NANCY EDMONDS HANSON: After Thought — Accenting The Positive

Perfect English? That’s the way you heard it spoken when you were growing up. For those of us lucky enough to live here in the center of the universe, that pretty much means the Scandihoovian-tinged or Deutsch-inflected accents of Minnesota and North Dakota.

Thus the message was plenty clear last week when the owner of Orange Julius, a West Acres fast-food outlet, specified whom he wanted to hire: “We ask that you only apply if you are U.S.-born and speak English as your primary language.”

That little slip is against the law, which forbids hiring based on national origin. The embattled Fargo businessman quickly saw the light, especially when reminded he could face a hefty fine. He assured WDAY he had not intended to “hurt anybody;” he just wanted to “make sure his employees could communicate easily.” (The shopping center, which recognizes that cash is the universal language, promptly issued its own apology.)

An innocent mistake? Maybe … but let’s dig a little deeper. First, you needn’t be born in the U.S. to speak English as your first language. The rest of the English-speaking world comes to mind.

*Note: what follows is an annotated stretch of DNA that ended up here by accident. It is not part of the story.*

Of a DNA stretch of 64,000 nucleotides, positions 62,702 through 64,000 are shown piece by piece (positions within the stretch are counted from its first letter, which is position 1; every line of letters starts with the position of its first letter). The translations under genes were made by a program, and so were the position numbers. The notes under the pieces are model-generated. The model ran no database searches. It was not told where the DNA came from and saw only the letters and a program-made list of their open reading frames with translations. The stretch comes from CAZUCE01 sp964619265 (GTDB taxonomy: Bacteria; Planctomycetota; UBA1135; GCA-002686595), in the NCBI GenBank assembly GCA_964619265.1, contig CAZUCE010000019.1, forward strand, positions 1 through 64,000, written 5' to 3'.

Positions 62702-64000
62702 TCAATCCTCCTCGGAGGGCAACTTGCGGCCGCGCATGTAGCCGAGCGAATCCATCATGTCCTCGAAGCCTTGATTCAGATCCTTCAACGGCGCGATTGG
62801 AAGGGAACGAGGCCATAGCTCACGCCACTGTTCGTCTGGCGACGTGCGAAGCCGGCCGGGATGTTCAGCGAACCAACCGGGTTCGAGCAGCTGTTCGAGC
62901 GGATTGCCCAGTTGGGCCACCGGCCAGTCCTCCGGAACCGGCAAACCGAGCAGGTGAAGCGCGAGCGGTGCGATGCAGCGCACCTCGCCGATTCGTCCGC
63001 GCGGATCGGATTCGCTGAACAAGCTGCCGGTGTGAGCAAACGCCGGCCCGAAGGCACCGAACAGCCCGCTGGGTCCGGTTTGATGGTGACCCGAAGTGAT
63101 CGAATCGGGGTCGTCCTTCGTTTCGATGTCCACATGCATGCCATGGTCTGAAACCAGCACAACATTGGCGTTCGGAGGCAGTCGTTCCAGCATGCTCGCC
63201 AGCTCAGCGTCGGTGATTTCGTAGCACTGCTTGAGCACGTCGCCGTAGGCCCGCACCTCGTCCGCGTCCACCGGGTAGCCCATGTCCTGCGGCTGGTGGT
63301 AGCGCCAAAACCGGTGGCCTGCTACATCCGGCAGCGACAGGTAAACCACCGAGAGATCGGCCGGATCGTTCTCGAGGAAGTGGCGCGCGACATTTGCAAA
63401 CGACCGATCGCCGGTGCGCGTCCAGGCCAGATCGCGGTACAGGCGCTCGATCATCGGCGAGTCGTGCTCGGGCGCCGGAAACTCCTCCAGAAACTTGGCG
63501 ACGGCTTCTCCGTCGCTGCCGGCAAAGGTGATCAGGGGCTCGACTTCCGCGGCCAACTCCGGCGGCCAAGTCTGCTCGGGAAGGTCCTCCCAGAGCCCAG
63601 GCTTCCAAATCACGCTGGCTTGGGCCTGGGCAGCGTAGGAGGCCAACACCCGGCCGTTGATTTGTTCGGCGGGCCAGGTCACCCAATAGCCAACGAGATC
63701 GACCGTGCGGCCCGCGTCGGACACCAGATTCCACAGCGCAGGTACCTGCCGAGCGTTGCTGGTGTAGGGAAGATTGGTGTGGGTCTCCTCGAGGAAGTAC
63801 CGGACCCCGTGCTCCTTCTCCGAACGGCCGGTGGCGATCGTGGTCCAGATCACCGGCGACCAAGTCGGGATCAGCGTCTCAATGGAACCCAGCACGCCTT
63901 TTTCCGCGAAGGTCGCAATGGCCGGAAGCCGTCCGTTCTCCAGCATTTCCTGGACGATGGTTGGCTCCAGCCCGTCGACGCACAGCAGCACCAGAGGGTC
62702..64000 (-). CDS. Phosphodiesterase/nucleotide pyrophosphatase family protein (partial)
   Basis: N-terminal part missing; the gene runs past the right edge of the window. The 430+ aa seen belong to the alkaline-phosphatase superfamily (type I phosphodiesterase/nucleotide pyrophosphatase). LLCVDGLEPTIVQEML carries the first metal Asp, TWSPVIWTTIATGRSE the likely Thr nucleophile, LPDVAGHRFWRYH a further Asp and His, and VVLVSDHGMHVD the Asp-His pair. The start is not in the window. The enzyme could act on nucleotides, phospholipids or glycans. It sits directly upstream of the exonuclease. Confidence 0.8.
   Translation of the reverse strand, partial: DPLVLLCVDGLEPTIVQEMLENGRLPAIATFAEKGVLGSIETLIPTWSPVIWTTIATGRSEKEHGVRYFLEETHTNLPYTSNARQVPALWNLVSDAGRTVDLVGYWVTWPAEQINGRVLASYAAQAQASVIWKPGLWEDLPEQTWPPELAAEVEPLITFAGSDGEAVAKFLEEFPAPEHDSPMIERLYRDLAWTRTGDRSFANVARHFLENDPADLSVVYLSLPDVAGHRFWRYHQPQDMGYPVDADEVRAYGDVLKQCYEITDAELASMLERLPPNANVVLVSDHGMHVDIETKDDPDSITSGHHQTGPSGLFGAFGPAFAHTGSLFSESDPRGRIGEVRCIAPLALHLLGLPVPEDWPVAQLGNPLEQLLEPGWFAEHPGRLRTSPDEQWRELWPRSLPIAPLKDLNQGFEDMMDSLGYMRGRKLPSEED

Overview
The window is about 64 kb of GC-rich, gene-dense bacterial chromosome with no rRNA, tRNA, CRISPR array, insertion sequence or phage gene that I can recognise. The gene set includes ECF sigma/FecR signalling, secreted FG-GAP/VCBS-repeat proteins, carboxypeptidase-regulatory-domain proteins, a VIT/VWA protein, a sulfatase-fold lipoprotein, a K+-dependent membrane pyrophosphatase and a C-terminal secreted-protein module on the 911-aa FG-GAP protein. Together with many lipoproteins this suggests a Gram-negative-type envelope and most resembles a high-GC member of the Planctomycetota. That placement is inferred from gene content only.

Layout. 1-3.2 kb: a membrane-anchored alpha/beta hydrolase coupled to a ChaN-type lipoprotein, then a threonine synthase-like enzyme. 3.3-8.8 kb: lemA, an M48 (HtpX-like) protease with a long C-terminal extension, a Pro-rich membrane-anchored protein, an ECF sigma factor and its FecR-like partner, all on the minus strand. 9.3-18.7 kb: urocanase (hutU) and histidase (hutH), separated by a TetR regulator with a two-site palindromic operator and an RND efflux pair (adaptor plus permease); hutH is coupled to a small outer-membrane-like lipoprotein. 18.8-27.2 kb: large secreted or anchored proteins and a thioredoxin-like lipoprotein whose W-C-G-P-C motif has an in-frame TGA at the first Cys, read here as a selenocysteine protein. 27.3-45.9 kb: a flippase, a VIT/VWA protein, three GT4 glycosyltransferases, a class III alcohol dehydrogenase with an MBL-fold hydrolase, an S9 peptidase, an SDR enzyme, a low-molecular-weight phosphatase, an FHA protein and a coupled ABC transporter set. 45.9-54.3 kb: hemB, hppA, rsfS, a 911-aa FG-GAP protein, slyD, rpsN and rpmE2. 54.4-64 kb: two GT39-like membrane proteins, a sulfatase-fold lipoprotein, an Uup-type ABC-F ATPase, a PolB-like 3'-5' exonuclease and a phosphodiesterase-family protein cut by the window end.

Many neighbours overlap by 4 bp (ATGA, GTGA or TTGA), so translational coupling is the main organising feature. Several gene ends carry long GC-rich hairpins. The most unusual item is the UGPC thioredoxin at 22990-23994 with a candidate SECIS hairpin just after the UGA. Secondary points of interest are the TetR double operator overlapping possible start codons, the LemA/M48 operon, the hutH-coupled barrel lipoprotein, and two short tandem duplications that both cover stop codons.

Nor does being born within our borders mean you’re going to sound a lot like we do. Didn’t the movie “Fargo” make that clear enough? Please be advised that the rest of America already thinks we talk kinda funny up in this neck of the woods, doncha know then?

Ah, well. What we’re really talking about, I think, isn’t where a potential orange juicer is born, but how he or she sounds taking orders behind the counter. It’s all about the ears. We’re scared to death to venture beyond the Upper Midwestern accent.

Let’s be honest here. We’re still not used to people who don’t sound local. That’s hardly surprising. In days gone by, the most exotic foreign accents we ran into were by Canadians who said “aboot” and “eh.”

That has changed dramatically in recent years, and it does make us squirm a bit. More and more international experts have been hired to teach in our universities and heal in our hospitals, or build new lives through global resettlement. Still, it’s a good bet that only a scant few rural Dakotans and Minnesotans interact regularly with someone who sounds vastly different. I’m not just talking about Somalian or Malaysian accents, either — how about the patter of the Deep South or the Bronx?